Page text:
Friday, July 4, 2008

Bifocals for kids

Executive-style lenses for children are overkill. For one thing, these lenses are often prescribed to reduce accommodative esotropia, which often occurs in highly hyperopic children (who need a high plus power). These lenses are excessively thick, heavy, and limited in material availability.

A FT-35 should provide more than enough width for a child (I can't imagine a child turning his/her gaze out that far to read anything -- it's almost a 40-degree eye rotation). Also, a FT will leave a little temporal vision for seeing the ground in the periphery more easily. It should be pretty easy to get a FT-35 in several materials, including polycarbonate.

As far as progressives for children... I would be tempted to use a short-corridor progressive, myself (and only if cosmetics are a serious issue). Most children wearing bifocals do so because of binocular vision disorders, not because of reduced accommodative amplitudes. This means that children can often see clearly anywhere through the distance, corridor, or near zone of the lens. However, if the child doesn't reach the full power of the near zone the benefits of the lens are not realized. This is exactly why bifocals are positioned so high with children. Progressive lenses, which already require more depression of the eyes while reading, must be positioned several millimeters above the pupil on children. You should also be aware of reduced distance and near utility.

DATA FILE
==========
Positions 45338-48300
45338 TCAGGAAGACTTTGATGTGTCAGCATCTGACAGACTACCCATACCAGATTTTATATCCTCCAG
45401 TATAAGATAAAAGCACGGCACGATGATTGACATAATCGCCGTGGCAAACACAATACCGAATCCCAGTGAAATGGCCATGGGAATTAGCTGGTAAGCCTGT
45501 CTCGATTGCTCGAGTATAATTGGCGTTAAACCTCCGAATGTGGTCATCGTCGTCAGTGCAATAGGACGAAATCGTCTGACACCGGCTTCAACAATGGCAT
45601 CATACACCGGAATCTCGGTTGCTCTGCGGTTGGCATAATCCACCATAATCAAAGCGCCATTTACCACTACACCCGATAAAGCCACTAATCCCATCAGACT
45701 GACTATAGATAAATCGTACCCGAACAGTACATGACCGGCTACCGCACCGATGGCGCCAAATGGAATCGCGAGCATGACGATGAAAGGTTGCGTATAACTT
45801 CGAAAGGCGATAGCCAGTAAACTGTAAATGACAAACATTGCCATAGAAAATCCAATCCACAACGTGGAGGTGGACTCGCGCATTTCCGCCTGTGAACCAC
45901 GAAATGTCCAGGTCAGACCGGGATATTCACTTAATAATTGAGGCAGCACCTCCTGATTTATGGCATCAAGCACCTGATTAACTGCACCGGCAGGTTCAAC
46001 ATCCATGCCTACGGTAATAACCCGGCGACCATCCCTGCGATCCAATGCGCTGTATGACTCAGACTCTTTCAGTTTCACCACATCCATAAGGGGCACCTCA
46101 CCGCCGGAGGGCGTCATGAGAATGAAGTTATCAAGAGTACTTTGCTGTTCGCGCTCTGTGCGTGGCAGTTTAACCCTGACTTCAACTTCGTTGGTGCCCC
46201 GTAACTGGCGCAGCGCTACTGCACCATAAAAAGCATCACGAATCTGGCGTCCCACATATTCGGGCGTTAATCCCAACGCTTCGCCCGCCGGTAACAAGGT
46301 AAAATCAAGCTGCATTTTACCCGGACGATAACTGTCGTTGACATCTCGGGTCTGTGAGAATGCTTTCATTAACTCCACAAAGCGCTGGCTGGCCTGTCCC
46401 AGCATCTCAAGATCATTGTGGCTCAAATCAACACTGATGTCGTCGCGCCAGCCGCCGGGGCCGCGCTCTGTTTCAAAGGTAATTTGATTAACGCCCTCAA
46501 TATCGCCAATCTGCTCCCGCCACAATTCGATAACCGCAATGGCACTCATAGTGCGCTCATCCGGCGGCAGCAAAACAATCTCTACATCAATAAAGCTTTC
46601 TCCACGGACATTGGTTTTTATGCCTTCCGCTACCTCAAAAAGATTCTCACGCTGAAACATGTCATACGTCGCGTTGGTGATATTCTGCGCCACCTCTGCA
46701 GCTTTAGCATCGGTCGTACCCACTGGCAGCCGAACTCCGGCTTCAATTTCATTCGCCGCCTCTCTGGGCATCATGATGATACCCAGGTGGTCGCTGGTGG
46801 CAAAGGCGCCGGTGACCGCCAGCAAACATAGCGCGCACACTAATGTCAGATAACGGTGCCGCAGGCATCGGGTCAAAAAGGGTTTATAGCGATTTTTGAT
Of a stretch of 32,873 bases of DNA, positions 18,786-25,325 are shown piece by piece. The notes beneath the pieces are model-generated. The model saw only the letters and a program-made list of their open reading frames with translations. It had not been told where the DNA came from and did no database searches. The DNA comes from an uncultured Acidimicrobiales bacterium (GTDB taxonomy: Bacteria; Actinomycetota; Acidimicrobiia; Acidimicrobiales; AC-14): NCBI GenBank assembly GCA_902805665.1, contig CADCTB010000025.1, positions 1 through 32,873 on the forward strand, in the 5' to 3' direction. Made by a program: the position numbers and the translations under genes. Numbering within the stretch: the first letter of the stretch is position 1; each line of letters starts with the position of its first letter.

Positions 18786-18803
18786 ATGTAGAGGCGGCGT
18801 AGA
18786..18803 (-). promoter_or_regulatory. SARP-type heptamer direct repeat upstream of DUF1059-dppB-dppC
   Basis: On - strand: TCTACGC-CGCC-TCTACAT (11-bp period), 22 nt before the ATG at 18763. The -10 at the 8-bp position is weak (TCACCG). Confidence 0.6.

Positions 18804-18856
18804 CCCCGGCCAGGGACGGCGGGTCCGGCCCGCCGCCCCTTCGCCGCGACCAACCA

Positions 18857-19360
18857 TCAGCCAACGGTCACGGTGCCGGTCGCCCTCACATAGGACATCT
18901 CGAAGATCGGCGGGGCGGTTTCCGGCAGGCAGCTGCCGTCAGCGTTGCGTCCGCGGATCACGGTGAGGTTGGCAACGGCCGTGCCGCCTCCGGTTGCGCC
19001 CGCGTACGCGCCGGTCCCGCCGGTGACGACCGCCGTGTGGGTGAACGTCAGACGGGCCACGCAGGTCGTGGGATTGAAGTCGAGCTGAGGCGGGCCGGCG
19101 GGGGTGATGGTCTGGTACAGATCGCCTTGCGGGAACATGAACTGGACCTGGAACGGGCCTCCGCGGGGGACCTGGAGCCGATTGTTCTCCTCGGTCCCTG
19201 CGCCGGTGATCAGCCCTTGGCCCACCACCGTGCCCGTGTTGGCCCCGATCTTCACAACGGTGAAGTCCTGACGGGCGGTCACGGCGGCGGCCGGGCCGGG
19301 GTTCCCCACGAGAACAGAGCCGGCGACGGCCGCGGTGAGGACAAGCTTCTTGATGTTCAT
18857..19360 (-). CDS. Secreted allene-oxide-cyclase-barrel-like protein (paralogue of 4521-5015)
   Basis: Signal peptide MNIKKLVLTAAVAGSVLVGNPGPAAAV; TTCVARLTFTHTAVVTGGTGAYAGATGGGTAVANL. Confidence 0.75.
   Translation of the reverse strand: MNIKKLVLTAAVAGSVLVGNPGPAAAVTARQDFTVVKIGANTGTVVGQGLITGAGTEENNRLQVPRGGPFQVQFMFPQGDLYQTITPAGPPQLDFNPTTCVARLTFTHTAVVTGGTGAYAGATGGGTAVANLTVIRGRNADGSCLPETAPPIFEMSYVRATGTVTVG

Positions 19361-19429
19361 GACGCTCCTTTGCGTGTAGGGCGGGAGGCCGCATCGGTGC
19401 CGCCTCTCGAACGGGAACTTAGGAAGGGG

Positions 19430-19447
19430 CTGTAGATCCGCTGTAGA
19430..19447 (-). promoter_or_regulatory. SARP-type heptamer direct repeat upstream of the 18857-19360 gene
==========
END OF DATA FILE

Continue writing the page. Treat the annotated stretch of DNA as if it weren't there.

On the other hand, certain "computer" lenses might show more promise for children. I believe there was actually a study conducted to evaluate such lenses for children, although I do not have the results handy. Blended bifocals, fit high, might also be an affordable option.

By Darryl Meister

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